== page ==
S’mores are seriously delicious and should be approached with as much culinary mastery as you can muster in the woods. Making a stellar S’more comes down to perfecting two things: your chocolate choice and marshmallow roasting technique.
Be it bitter sweet or true blue milk, the key is to find a quality chocolate that has the perfect thickness – or should I say thinness. The chocolate needs to be thin enough to be able to melt under the fleeting heat of a marshmallow. I swear by bite-sized chocolate squares(like these from Endangered Species Chocolate).
Repeat after me, “coals are key.” Unlike flames, coals slowly heat the marshmallow from the inside out, producing a hot gooey center under a toasty brown crust. For the love of the great outdoors, do not set deliberately set your marshmallow ablaze over the flames of the fire! As kids, we all experienced this camping faux pas, blew out the flame and ate the evidence. People that claim to love the taste of charred marshmallow, in my opinion, are confusing good taste with childhood nostalgia.
See, told you I would come across a tad persnickety. But surely there are others out there that hold strong opinions (aka love) for the S’more. I implore you – comment below and share your S’more techniques. Show my husband and child that I am not the only one that can kill a campfire kum ba yah vibe when S’mores aren’t taken seriously!
For ideas on dressing up your S’mores, throwing a S’more party and more, visit Endangered Species Chocolate’s S’mores photo albumon Facebook.
Hypnotizing isn’t he? Meet the Siau Island tarsier, the newest animal species to be designated as critically endangered on International Union for Conservation of Nature (IUCN)’s Red List of Threatened Species. Inhabiting a small Indonesian island, this saucer-eyed primate has to keep its eyes on two big threats – an active volcano that could wipe our its habitat at any moment and islanders that have a keen taste for tarsiers (locals regularly serve “tola-tola” as a popular snack). The Siau Island tarsier’s critically endangered status sounds an alarm…calling attention to the possibility to its imminent demise.
The world’s most comprehensive inventory of plant and animal conservation status, the Red List classifies species into seven categories, ranging from “least concern” to “extinct.” As you can imagine there is a plethora of scientific data that goes into carefully defining these categories – we’re talking endless pages of graphs, charts and confusing jargon. Here’s my simple, layman’s language interpretation* of IUCN’s species categories.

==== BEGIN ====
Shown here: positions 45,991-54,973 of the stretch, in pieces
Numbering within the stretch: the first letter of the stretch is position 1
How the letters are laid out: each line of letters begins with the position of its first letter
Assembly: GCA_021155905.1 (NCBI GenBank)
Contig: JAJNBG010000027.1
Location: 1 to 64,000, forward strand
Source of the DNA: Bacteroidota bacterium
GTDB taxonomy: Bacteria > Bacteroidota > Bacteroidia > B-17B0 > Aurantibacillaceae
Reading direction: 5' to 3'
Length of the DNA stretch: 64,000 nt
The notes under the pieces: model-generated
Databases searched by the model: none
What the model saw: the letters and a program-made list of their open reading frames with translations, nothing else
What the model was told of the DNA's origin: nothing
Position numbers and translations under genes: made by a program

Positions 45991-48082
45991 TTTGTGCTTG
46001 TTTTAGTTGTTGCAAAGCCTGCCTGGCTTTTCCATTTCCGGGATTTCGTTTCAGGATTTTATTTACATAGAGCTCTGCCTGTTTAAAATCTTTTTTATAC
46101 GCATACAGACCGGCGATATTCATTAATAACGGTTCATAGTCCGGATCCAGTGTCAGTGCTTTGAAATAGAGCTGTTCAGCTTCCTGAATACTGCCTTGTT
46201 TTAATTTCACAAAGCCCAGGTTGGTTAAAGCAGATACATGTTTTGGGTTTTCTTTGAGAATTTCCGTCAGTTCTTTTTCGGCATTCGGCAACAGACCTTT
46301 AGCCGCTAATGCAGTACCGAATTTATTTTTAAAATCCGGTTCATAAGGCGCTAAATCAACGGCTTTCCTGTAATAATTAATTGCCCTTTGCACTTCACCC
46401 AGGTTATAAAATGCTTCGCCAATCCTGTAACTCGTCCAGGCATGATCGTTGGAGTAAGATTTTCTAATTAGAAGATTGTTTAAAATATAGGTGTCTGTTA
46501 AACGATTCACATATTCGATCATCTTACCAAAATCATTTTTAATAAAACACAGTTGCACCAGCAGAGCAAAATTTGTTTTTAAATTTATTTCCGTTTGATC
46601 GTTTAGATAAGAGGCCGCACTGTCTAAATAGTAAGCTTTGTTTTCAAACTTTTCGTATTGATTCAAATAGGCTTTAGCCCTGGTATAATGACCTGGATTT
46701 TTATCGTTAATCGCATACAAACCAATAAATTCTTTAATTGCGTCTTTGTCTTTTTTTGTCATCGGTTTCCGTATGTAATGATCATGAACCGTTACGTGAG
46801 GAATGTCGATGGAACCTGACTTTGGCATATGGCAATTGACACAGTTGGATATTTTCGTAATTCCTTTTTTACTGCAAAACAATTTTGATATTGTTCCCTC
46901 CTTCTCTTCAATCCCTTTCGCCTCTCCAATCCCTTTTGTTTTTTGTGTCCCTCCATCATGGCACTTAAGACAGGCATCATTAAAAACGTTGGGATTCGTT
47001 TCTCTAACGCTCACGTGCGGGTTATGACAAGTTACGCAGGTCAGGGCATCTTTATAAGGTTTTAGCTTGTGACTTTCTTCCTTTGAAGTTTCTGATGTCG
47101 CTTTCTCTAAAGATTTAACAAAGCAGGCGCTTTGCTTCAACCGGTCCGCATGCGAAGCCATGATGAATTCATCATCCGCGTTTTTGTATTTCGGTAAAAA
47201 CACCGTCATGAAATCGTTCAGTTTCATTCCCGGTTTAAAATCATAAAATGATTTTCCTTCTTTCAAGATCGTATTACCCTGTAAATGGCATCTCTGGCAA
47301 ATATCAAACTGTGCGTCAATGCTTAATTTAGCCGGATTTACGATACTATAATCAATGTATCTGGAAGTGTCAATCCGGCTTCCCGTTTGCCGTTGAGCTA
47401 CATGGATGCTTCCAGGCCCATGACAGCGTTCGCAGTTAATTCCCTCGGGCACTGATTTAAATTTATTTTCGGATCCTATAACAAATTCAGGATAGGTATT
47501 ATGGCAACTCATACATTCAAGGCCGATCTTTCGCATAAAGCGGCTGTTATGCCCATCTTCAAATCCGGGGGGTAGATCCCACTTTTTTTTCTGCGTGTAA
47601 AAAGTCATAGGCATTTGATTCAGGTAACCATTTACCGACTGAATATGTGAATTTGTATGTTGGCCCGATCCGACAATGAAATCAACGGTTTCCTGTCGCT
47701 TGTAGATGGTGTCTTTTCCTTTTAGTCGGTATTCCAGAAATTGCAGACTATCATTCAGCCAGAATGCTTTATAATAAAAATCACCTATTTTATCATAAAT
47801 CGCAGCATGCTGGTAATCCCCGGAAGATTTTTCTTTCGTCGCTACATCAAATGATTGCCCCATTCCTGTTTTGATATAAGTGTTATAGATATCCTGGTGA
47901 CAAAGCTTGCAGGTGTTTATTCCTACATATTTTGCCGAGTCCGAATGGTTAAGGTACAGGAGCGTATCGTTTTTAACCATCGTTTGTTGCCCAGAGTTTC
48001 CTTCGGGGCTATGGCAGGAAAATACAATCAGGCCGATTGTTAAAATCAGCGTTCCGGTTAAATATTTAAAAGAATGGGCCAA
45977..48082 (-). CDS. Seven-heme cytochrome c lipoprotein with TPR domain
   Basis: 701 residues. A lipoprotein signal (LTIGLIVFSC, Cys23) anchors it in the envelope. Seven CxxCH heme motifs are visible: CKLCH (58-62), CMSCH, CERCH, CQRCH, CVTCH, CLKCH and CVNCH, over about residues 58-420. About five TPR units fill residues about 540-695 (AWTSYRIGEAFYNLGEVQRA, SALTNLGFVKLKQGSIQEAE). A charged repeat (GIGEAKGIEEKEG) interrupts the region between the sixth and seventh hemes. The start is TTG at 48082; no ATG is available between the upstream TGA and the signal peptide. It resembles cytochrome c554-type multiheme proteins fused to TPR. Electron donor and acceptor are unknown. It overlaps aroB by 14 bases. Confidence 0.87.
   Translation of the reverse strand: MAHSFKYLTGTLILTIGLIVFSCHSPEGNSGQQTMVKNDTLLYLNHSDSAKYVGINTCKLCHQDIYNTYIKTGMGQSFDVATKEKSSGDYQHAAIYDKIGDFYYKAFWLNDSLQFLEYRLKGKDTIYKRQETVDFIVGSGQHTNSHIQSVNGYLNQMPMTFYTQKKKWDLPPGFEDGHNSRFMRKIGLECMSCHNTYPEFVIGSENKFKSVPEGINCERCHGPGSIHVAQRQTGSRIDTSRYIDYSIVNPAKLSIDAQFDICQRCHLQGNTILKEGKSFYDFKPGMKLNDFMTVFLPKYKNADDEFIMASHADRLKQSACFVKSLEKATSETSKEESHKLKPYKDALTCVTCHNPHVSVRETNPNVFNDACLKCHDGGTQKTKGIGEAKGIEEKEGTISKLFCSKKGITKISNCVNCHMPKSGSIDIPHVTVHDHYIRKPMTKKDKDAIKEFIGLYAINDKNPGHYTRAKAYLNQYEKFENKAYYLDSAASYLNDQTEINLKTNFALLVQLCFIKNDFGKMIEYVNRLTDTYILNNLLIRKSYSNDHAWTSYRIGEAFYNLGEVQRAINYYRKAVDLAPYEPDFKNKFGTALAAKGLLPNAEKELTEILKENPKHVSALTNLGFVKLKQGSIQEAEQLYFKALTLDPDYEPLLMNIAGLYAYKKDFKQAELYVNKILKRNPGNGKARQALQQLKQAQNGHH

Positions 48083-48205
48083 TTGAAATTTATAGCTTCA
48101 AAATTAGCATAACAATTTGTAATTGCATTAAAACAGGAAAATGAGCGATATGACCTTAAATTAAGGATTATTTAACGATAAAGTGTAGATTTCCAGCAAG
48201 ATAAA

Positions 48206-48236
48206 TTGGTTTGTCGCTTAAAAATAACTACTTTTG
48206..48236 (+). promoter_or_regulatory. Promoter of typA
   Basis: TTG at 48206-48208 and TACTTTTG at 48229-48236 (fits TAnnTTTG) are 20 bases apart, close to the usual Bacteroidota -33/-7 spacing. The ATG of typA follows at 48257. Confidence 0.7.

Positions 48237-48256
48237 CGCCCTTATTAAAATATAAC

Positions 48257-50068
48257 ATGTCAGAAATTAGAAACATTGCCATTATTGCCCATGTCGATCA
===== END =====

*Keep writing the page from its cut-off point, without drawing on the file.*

*my status descriptions are in no way endorsed or approved by the smart volunteer force at IUCN. IUCN’s categories and criteria specs can be read in detail here.
LEAST CONCERN (LC) | Species in this category are widespread and abundant. Let’s continue to take good care of these guys, everyone!
NEAR THREATENED (NT) | Watch out! Plant and animals included in this category are close to qualifying for a threatened category in the near future.
VULNERABLE (VU) | An observed or suspected population reduction means this species needs extreme care and support to protect it from becoming endangered. Being vulnerable isn’t a good feeling, is it?
ENDANGERED (EN) | Facing an extremely high risk of extinction in the wild. It is time to muster up compassion and action RIGHT NOW to save these species!
CRITICALLY ENDANGERED (CR) | A species’ numbers have decreased, or will decrease, by 80% within three generations.
EXTINCT IN THE WILD (EW) | Sadly, these species can only be found in captivity or naturalized populations outside their natural range.
EXTINCT (EX) | No longer in existence. Gone. Forever.
Halloween is right around the corner. Time to start thinking about costumes! Instead of buying, consider a more eek-o-minded approach. Saturday, October 8th is National Costume Swap Day™ – a planet friendly way to get kids recycling in the funniest way possible – trading (reusing) princess gowns, witch’s hats and superhero capes!
Costume swaps or making your own costumes from materials you have on hand means less resources, less packaging and less waste. Wrap your mind around this fact: swapping (aka reusing) just half the costumes kids wear at Halloween would reduce annual landfill waste by 6,250 tons! It also means you can be original and decide exactly what you want to be for Halloween. Imagine trying to find a tornado costume at a big box store!
DIY Tornado Costume
- black t-shirt and pants
- masking tape
- assorted small tornado victims (leaves, toy tractor, barnyard animal figures)
Wrap masking tape up one pant leg (crinkle tape a bit for authentic tornado texture!). Repeat with t-shirt, wrapping tape in a spiral up to neck. Tie assorted toys and figures to short bits of fishing line. Tie fishing lined tornado victims to random spots on t-shirt and pants. Muss up child’s hair and brush a bit of dusty brown eyeshadow across face to complete the transformation!
Swaps can be as simple as getting together with a few neighbors or as large as a citywide event; check Costume Swap’s site to find local swaps you can attend. No matter the size of your event, a costume swap is the perfect way to save the resources it takes to create new costumes. Plus, trading costumes saves you money! Check out this incredibly cute video; twin brothers, Tristin and Tyler, show you how it’s done.
Find more ways to green up your holiday at Green Halloween®.